The Human Of Germ Line Engineering

1523 Words Nov 19th, 2015 7 Pages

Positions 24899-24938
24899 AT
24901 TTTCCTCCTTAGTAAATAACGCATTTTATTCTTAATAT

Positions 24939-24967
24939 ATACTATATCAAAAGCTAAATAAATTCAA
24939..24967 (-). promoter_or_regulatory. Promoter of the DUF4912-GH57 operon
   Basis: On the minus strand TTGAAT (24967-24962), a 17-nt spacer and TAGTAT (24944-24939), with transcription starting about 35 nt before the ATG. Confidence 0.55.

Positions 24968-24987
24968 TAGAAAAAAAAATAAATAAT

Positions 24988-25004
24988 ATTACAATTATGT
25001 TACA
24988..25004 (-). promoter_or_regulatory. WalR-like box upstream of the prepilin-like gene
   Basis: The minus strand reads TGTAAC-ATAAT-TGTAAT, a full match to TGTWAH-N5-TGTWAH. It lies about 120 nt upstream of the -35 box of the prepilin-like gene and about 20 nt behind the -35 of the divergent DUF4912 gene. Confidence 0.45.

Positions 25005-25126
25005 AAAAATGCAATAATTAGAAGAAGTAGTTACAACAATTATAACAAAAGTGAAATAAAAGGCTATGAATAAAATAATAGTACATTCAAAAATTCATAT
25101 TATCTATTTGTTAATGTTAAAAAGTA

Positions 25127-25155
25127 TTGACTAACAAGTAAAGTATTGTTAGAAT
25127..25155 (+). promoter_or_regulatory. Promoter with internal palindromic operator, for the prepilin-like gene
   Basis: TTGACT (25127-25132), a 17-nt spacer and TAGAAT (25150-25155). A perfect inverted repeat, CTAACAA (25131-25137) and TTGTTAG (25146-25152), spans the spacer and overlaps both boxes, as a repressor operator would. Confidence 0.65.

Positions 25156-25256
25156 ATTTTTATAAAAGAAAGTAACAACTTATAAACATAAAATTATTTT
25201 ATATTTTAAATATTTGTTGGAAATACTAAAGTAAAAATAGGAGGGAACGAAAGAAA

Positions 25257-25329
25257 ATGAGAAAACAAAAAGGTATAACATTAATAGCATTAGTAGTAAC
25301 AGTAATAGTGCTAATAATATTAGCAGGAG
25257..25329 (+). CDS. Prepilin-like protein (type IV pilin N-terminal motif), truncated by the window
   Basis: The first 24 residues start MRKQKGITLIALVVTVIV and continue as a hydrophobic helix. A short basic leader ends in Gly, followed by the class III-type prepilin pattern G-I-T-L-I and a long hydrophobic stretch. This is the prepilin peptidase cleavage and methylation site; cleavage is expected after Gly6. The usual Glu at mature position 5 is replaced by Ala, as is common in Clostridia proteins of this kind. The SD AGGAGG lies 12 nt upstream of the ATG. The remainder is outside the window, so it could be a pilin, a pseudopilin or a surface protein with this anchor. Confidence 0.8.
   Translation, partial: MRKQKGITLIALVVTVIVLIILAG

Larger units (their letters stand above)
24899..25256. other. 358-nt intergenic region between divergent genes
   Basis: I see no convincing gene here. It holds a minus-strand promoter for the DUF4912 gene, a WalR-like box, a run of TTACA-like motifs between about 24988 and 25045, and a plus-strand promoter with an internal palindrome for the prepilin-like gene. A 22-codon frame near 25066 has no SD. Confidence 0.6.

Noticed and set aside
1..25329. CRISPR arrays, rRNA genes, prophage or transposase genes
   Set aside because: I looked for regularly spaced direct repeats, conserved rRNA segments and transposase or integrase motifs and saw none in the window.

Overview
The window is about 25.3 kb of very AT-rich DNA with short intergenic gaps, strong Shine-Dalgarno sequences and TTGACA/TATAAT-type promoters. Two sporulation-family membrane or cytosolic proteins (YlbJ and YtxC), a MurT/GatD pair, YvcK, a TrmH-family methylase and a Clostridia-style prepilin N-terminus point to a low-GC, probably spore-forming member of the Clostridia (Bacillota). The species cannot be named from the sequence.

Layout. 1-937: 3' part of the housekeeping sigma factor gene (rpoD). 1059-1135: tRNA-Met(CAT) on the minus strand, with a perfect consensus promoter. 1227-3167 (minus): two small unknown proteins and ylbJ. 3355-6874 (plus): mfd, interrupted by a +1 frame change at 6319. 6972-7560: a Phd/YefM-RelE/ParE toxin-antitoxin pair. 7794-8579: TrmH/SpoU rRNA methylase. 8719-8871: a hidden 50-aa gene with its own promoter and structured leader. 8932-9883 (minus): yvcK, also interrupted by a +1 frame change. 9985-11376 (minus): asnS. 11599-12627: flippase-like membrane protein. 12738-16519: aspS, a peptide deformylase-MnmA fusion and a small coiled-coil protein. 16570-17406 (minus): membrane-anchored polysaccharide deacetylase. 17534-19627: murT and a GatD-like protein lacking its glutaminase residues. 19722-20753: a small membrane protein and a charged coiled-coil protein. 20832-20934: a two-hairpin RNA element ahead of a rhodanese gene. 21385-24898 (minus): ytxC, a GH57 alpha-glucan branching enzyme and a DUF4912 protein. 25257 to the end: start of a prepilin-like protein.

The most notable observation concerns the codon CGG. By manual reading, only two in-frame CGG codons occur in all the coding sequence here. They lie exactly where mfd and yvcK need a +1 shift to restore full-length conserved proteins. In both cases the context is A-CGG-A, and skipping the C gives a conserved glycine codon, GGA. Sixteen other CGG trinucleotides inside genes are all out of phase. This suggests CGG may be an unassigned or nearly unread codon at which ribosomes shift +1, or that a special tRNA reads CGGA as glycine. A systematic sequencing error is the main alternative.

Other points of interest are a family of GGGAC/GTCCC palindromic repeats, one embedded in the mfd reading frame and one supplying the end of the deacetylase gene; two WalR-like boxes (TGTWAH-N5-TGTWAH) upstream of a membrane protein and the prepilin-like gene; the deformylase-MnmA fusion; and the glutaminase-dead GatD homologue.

As time goes on, progress is inevitable. Technology improves, and subsequently, as does quality of life. In the past century, the human race has made countless advances in medicine, many of which significantly prolong our life spans. Some of these advances may have even been challenged in their time, but the results have benefitted us for generations, and those to come. Nowadays, we couldn’t imagine a life without vaccinations, surgeries, and even targeted cancer therapies. Where we go from here is up to us. In human germ-line engineering lays the opportunity to end much of the worlds suffering. The United States should not prohibit human germ-line engineering, but instead allow it under strict regulations and close supervision to maintain optimal safety for future generations and the future of humanity. Those that oppose human germ-line engineering may argue that in changing the genes of future children, the potential for mistakes is present. “Designer babies” could be born with some sort of defect as an unforeseen result of the engineering, which can then be passed on to the next generation. However, it is important to realize that with every decision come risks and room for mistakes. The idea is that the potential benefits outweigh the possible poor results. In an article for Business Insider, Ellie Kincaid states, “With a couple tweaks to the genome, certain diseases, even ones that aren 't genetic (like HIV), could become a thing of the past.” Over seventy-eight…
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